Last night, trolling Tower Records looking for hidden gems, I found a disc of Wayne Shorter's music recorded by Enrico Pieranunzi. I've looked at about 40 different charts by Shorter in the past six weeks, so this caught my eye; and it was released by Challenge Records, which is usually a seal of quality. I picked it up and carried it around for awhile, trying to decide whether to buy it; but ultimately, I put it back.
Partly, it's January; my wallet is recovering from Christmas, and my head is still ringing with financial resolutions. But as I was standing in the aisle reading the track list, it occurred to me, "I've got all of Shorter's albums. Why don't I just go home and listen to him play his music?"
Enrico Pieranunzi is a top shelf pianist. As a matter of fact, I expect tomorrow's mail delivery to include his new album (also on Challenge), a double-CD recorded live with Hein van de Geyn and André Ceccarelli. I'm sure Infant Eyes is more than simply driving in Shorter's tracks; I'm sure that Pieranunzi plotted an original tack and brought something worthwhile to each tune. I would like to hear it; I added it to my list, and I'll pick it up someday.
But I'm getting older; and I'm becoming stingier, more critical, and far less willing to drop a coin on every kid slinging a horn who sprints down the turnpike. I used to consider it a badge of honor that I knew all their names, and could speak intelligently about their styles as soon as they broke out. I've watched too many of those bright young could-be's drop into private lessons and disappear from sight forever. Now, I consider it a waste of my time.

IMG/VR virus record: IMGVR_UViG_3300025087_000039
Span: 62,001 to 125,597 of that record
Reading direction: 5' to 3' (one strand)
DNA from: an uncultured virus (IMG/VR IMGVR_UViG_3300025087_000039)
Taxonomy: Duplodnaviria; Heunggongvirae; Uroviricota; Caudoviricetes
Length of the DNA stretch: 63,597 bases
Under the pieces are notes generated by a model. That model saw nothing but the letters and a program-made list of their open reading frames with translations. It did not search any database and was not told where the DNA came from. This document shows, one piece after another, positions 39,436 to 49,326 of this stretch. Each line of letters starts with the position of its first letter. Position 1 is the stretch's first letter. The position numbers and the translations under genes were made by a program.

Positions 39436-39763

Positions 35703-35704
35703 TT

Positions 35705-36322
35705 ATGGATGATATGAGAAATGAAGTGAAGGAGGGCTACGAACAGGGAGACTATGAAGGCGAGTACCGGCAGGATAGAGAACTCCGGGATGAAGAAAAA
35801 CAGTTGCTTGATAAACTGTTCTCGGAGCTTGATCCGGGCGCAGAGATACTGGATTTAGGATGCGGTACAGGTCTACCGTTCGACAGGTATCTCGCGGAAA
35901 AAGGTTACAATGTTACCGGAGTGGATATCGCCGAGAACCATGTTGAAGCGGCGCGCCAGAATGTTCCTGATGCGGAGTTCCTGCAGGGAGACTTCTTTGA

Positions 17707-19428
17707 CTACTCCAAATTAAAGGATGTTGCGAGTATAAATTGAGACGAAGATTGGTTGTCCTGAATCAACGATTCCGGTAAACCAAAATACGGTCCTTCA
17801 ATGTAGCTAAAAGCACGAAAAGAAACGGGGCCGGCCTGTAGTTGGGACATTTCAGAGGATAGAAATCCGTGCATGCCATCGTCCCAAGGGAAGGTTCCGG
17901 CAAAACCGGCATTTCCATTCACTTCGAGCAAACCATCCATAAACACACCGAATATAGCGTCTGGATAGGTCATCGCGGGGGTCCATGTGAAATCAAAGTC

I'm not yet a cynic. When I listed my Top 10 albums from last year, it wasn't hard to think of ten; I started with about 30, actually, and edited. There's plenty of great music being made. But whereas I once found value in trying to know everything, today I'm less willing to invest time on mediocrity. A great CD is going to reveal new facets upon repeated listening, and I'm going to enjoy each time more than the last — so that's where I want to focus my attention.